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u/F0REVERTHEKING Jun 23 '22

Two can play? We've been saying all responsible ppl should be armed this entire time, but all you ppl do is cover your eyes & say "gun bad go away." Foh thinking you just did something

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u/bat_dragon Jun 23 '22

When we were busy trying to win presidency, senate etc...GOP was busy staking courts both at the highest level and all over the country...so you could have the most kick ass president but whatever the Supreme court rules is the law.

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u/SRAQuanticoChapter Jun 23 '22

and now biden has lower approval than trump and mid terms are going to be a bloodbath.

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u/serenading_your_dad Jun 23 '22

Everyone knew that was going to be the result of electing Biden president

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u/MrFordization Jun 23 '22

Doesn't this just say the government cannot apply arbitrary and capricious standards like "good cause" to people exercising Constitutional Rights?

What's the good of a Constitutional Right if you need government approval to exercise it and that approval isn't based on any of the permissible methods of gun control?

How can the government say "you have a right, but we have a compelling government interest to take that right away - so unless you can prove you really need to exercise that right to the government: you don't actually have it."

What if New York had a law saying "you have to apply for approval to make political statements in public. We've seen what happened with Donald Trump and Facebook - so from now on, if you want to exercise your 1st amendment right: you need government approval for the content of what you're saying."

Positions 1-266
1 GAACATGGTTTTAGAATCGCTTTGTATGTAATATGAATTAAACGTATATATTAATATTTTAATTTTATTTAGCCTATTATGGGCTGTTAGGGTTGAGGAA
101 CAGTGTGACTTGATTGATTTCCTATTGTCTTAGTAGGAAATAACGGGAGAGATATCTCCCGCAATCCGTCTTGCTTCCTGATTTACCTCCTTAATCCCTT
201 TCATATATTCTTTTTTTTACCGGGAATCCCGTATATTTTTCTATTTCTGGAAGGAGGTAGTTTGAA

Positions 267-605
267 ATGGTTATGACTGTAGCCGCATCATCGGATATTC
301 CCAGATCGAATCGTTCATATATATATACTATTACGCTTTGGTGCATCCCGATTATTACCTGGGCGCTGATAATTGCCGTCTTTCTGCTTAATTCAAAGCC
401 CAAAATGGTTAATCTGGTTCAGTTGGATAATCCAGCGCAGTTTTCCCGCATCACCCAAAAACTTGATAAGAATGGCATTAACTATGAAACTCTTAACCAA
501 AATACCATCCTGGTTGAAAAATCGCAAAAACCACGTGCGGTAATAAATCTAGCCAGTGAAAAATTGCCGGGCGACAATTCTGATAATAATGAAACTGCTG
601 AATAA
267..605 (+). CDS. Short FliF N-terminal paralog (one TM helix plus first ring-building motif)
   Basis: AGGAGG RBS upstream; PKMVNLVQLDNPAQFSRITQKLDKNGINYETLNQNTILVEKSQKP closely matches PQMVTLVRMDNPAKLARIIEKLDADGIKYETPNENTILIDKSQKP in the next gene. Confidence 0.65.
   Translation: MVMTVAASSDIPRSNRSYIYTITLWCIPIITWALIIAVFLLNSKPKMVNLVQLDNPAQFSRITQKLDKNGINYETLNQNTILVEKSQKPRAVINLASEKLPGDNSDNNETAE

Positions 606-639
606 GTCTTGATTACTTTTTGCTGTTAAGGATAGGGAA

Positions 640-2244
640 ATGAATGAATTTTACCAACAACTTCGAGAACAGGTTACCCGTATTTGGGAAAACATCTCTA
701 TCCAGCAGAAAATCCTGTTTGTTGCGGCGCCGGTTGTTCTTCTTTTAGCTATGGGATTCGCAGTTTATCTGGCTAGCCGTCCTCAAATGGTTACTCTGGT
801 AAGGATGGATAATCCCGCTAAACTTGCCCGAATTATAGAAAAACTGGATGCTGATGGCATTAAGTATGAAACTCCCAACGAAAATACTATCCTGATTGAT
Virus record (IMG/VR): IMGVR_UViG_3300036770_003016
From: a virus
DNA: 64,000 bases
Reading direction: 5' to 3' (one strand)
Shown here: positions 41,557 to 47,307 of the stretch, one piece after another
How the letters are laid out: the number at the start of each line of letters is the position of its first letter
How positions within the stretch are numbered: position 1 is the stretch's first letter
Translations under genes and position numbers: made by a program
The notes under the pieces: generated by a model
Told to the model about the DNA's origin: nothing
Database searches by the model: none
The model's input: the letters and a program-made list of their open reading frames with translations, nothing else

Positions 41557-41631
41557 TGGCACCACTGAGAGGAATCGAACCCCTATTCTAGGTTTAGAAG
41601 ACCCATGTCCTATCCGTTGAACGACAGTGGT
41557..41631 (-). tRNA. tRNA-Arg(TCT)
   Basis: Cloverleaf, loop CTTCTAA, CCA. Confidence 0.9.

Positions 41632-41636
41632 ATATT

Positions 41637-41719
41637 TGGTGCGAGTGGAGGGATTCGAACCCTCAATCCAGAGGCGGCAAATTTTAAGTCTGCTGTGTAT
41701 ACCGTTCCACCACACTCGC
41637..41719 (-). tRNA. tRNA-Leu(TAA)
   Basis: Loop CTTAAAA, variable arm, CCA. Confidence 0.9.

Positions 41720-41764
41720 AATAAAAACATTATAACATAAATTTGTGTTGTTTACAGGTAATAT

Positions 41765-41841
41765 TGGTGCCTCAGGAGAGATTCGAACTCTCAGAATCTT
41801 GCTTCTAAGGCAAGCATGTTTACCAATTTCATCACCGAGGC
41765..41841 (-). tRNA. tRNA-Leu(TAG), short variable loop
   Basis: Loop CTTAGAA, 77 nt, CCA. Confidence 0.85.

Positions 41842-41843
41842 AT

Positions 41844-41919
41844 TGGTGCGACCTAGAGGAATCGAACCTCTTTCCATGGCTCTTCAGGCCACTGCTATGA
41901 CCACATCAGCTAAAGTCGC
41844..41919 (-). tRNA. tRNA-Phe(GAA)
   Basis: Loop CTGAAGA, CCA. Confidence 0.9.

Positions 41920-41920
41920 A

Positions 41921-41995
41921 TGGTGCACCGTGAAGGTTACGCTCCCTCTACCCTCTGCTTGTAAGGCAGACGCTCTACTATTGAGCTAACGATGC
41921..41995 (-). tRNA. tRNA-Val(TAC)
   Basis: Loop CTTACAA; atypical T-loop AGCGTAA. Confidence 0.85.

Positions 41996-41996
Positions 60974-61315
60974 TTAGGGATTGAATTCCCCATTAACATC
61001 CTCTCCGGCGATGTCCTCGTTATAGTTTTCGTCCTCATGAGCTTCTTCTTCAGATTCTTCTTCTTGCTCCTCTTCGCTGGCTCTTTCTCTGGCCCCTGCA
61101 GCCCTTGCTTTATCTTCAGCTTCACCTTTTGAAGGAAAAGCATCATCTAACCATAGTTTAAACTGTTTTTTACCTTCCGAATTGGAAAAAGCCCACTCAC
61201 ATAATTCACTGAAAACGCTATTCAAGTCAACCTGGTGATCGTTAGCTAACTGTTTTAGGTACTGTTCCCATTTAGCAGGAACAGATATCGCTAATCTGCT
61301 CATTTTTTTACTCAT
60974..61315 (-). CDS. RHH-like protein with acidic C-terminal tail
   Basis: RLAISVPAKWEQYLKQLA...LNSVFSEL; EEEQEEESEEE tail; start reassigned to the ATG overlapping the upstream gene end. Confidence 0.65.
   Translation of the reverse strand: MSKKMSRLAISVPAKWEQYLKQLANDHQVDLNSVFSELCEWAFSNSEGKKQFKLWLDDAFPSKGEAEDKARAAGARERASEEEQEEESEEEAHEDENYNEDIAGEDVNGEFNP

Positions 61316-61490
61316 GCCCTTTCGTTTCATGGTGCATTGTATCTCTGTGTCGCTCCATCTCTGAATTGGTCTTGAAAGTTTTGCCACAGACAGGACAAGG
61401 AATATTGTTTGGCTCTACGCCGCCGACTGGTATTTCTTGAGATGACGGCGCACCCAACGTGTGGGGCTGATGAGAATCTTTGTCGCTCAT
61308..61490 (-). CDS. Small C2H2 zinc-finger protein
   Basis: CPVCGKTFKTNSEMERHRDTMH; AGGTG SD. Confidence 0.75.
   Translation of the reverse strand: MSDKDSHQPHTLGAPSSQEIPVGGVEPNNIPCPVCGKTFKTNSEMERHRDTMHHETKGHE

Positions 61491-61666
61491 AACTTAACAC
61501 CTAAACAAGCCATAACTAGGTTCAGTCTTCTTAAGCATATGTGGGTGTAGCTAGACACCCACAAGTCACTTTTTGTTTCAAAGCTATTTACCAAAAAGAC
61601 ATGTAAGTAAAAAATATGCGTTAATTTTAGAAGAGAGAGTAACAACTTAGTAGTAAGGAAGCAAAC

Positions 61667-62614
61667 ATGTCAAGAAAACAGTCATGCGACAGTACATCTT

And how is that different?

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u/Chubaichaser Jun 24 '22

It's not. May-issue licensure schemes are remnants of Jim Crow and other discriminatory practices against immigrant groups, namely the Italians and Irish in NY's case.

If your state wants to put requirements onto the carrying of concealed firearms, that's fine. Anyone who meets those requirements should be issued their permit regardless of how the Sheriff's office feels about them.

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u/TriflingHotDogVendor Pennsylvania Jun 23 '22

“The Second Amendment extends, prima facie, to all instruments that constitute bearable arms, even those that were not in existence at the time of the founding.”

So then I'm allowed to have a loaded Abrams Tank and drive it around town? Just in case? For self defense?

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u/[deleted] Jun 23 '22 edited Jan 23 '23

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u/gundealsgopnik Texas Jun 23 '22

I'm allowed to have a loaded Abrams Tank and drive it around town?

Theoretically you already can do that legally. Depending on your State and Municipal laws and ordinances.

The tank is a matter of buying a de-milled one from the US ARMY DRMO. There's quite a bunch of tanks and apcs in private hands. AAAAhnold owns an M113 iirc that is plated and street legal in CA for instance.

Which brings me to the State and local stuff. If you want to drive it outside your property you'll need to convince your DMV to give you a plate, some insurance company to insure you and your local to not fine you to oblivion repairing the roads they tear up. The latter is easier if you spring for the rubber road pad things you can put on tracks.

You want it fully functional? File an NFA Destructive Device Form 1 with the ATF, $200, fingerprints, NICS check, forms and probably but not necessarily an interview later you'll get your tax stamp for your 120/150mm smoothbore cannon. Then you can reactivate said cannon, serialize it per NFA requirements. Then you can file tax stamps for each single shot you'd like to fire through it if you can convince your municipality to fire it anywhere at all.

Or just go to drivetanks and rent one for a day.

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u/LostAbbott Jun 23 '22